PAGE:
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Monday, May 20, 2024
The Observer

From ‘Mo Bamba’ to ‘Mudboy’ — Sheck Wes sets himself apart

Ruby Le

One day, a Harlem teenager had to make a pivotal decision. Option one was to attend his high school basketball team’s playoff round matchup. Option two was to be a model in the biggest hip-hop/high fashion crossover event to date, Kanye West’s Yeezy Season 3 fashion line release. Sheck Wes, that teenager, chose the latter, and things have worked out pretty well for him since.

Wes dabbled in the world of modeling street style before he found he had a knack for making music. His first track, “Mo Bamba,” garnered the attention of two of hip-hop’s key players, Travis Scott and Kanye West, who signed Wes to a joint record deal through Scott’s Cactus Jack Records and West’s G.O.O.D. Music.

And then, “Mo Bamba” really took off. The track has simple beginnings, recorded in one take, according to Wes’ interview with the New York Times, and named after University of Texas basketball star Mo Bamba. Yet now, over a year after it was released, the song has reached a new peak on the Billboard chart, thanks to a variety of converging factors: constant play at clubs and house parties, the song’s namesake being drafted in the first round by the Orlando Magic and public co-signs from Drake and Travis Scott. Not to mention the undeniable catchiness of the track, with its droning hook, cryptic piano and pounding bass.

With “Mo Bamba” still climbing to new heights, the increasingly popular Wes released his debut album, “Mudboy.” The album is a prominent statement regarding the young rapper’s style, which immediately sets Wes apart from many of his peers in the game. “Mudboy” makes it clear that Wes isn’t a trap rapper or a SoundCloud rapper; he’s something different. At times, this different style can be truly gripping, and at others it can be a bit much.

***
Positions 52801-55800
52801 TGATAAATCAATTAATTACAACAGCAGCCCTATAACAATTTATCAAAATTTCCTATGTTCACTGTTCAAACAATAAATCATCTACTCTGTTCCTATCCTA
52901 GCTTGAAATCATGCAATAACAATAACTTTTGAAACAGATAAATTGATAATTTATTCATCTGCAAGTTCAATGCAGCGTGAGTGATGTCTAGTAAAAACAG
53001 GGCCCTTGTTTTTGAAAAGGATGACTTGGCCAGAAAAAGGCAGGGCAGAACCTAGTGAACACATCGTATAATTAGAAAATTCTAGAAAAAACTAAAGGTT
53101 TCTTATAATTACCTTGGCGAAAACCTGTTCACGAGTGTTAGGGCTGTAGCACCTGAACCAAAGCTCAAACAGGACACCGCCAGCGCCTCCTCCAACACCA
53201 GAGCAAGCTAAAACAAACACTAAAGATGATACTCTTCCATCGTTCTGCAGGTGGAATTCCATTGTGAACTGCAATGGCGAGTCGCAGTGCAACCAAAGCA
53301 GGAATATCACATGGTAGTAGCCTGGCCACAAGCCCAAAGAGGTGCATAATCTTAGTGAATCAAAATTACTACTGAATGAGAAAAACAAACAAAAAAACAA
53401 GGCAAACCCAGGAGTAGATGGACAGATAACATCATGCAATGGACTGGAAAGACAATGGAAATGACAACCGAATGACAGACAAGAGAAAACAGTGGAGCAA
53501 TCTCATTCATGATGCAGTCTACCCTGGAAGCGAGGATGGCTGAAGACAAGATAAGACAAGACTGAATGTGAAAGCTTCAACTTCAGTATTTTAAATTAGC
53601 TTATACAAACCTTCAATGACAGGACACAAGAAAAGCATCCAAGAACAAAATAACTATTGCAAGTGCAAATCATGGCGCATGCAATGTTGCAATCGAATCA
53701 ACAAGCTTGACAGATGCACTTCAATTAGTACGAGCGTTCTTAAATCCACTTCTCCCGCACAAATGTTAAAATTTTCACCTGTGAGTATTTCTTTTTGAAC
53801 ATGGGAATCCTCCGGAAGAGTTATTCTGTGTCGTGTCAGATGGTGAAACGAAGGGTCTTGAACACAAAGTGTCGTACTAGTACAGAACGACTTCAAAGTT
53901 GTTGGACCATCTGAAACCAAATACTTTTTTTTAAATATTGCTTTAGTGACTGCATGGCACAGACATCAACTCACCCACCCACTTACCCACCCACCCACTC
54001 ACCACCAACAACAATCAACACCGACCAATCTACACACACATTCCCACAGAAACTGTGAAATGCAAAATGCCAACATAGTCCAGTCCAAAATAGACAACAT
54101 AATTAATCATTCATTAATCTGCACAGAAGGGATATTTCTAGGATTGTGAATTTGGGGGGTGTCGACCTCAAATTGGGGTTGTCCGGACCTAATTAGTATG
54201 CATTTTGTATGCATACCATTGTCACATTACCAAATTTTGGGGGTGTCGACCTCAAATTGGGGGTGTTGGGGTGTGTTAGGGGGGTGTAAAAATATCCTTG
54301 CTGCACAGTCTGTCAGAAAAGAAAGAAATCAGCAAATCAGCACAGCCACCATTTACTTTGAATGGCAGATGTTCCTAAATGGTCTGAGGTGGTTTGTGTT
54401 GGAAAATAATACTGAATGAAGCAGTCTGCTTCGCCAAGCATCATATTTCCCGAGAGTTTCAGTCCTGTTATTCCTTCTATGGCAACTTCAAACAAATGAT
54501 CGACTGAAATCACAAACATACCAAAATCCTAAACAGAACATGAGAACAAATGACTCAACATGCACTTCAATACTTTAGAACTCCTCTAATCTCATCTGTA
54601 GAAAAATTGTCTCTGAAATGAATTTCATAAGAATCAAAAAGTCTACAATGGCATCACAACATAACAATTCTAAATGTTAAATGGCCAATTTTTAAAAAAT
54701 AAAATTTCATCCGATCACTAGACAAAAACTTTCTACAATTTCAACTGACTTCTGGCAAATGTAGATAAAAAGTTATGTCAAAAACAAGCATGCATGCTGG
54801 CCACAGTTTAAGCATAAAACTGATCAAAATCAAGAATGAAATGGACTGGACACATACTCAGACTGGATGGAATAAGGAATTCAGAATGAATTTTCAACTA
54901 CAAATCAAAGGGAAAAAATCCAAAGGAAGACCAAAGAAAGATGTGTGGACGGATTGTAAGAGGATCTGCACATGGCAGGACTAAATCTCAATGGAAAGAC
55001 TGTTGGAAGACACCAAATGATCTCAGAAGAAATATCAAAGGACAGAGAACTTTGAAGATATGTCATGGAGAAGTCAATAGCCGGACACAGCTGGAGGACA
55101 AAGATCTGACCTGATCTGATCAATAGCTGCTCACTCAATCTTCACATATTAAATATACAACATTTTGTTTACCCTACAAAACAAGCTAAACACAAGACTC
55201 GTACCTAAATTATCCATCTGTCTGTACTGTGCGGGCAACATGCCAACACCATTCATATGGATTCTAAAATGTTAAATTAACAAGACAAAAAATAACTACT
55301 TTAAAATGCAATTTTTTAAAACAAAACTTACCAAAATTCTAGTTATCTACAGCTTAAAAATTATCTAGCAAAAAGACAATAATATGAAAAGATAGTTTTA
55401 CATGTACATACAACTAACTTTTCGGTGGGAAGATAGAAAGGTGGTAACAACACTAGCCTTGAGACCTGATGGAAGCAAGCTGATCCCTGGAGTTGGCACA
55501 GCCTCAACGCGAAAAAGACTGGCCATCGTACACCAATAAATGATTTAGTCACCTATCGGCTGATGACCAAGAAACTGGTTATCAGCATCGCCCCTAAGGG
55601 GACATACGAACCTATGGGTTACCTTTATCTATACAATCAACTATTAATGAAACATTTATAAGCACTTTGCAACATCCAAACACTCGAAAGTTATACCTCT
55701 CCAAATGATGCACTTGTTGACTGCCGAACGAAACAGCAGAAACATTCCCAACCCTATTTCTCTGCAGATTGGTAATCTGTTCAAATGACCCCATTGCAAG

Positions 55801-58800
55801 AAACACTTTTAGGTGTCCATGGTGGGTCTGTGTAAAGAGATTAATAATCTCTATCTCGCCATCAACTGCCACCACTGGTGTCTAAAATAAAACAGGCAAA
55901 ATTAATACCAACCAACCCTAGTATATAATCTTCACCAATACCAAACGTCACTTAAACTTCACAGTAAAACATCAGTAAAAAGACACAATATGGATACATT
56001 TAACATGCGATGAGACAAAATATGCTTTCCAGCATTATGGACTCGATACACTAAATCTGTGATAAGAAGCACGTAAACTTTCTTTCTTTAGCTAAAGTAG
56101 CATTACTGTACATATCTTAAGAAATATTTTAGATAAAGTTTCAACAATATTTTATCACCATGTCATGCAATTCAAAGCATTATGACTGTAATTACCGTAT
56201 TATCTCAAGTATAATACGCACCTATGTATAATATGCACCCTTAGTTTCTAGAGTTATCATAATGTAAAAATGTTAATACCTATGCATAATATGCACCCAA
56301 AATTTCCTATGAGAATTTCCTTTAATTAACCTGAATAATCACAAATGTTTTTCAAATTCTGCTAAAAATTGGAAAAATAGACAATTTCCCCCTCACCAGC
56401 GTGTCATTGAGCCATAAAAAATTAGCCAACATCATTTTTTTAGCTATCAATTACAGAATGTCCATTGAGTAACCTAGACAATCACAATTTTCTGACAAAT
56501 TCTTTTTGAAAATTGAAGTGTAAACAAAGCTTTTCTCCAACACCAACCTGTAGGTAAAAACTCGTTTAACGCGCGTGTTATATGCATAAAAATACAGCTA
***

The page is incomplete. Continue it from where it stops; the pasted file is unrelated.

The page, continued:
The beats across “Mudboy” are far from what you’d hear Lil Yachty rapping over; instead they’re eerie, dark and captivating. Wes pulls together a team of lesser-known producers to handle production, with new names 16yrold and YungLunchBox sourcing a majority of the trippy beats. The rattling bass of “Mo Bamba” and the resonating guitar plucks of “Vetements Socks” are two highlights, each adding a refreshing element to their respective tracks. Yet on other tracks the production becomes distracting, like with the strobing synths that dominate the track “Chippi Chippi.”

Wes’s delivery is a key element of the style that emerges on “Mudboy.” He shines when he’s shouting, catching the listener’s ear with every word. There’s a rage and aggression in his voice that could only be delivered by a young teenager with boundless energy. On “Live Sheck Wes,” he repeats the line “Live Sheck Wes, b----, I’m dying Sheck Wes” with compelling force. “Wanted” finds the Harlem native shouting off the New York streets he figuratively runs down as cops chase him on every block. His ad-libs are entertainingly aggressive as well, as he emphatically shouts out vulgarities on nearly every track. However, when Wes switches out of this flow, his songs are notably lacking, as is the case on “Burn Slow (Interlude).”

The lyrics on “Mudboy” are especially interesting, as they’re closely tied to Wes’s home and his own life. On “WESPN,” Wes provides a tribute to his days spent skipping school to watch ESPN, an activity any sports fan would enjoy during the glory days of the channel. But Wes does poignantly add that skipping sports to attend a fashion show was “one of my best decisions (Facts).” On a more somber note, Wes repeatedly references the struggles he and his friends have faced in his hometown, with lines like “It gets tragic where I live, everything is negative” painting a bleak picture of the world that created Sheck Wes.

Artist: Sheck Wes

Album: “Mudboy”

Label: Cactus Jack Records/G.O.O.D. Music/Interscope Record

Favorite Tracks (Besides “Mo Bamba”): “Live Sheck Wes,” “Wanted,” “Vetements Socks”

If you like: Travis Scott, Pusha T, Juice WRLD

Shamrocks: 3.5 out of 5